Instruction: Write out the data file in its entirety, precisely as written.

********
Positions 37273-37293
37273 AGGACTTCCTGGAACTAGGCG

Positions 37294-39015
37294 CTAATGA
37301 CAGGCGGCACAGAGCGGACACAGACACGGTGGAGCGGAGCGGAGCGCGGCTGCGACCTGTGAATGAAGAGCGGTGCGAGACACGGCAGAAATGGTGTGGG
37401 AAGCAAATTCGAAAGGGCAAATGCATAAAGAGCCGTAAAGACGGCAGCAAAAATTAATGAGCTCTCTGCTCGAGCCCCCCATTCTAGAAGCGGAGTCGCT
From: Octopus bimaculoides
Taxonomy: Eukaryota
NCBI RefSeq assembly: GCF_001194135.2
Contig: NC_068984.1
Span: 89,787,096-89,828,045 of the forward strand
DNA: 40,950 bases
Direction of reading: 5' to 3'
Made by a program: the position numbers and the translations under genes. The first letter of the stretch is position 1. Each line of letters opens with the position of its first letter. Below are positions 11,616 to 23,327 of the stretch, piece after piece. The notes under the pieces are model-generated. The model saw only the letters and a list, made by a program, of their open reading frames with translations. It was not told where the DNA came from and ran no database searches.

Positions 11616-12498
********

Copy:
Positions 37273-37293
37273 AGGACTTCCTGGAACTAGGCG

Positions 37294-39015
37294 CTAATGA
37301 CAGGCGGCACAGAGCGGACACAGACACGGTGGAGCGGAGCGGAGCGCGGCTGCGACCTGTGAATGAAGAGCGGTGCGAGACACGGCAGAAATGGTGTGGG
37401 AAGCAAATTCGAAAGGGCAAATGCATAAAGAGCCGTAAAGACGGCAGCAAAAATTAATGAGCTCTCTGCTCGAGCCCCCCATTCTAGAAGCGGAGTCGCT
From: Octopus bimaculoides
Taxonomy: Eukaryota
NCBI RefSeq assembly: GCF_001194135.2
Contig: NC_068984.1
Span: 89,787,096-89,828,045 of the forward strand
DNA: 40,950 bases
Direction of reading: 5' to 3'
Made by a program: the position numbers and the translations under genes. The first letter of the stretch is position 1. Each line of letters opens with the position of its first letter. Below are positions 11,616 to 23,327 of the stretch, piece after piece. The notes under the pieces are model-generated. The model saw only the letters and a list, made by a program, of their open reading frames with translations. It was not told where the DNA came from and ran no database searches.

Positions 11616-12498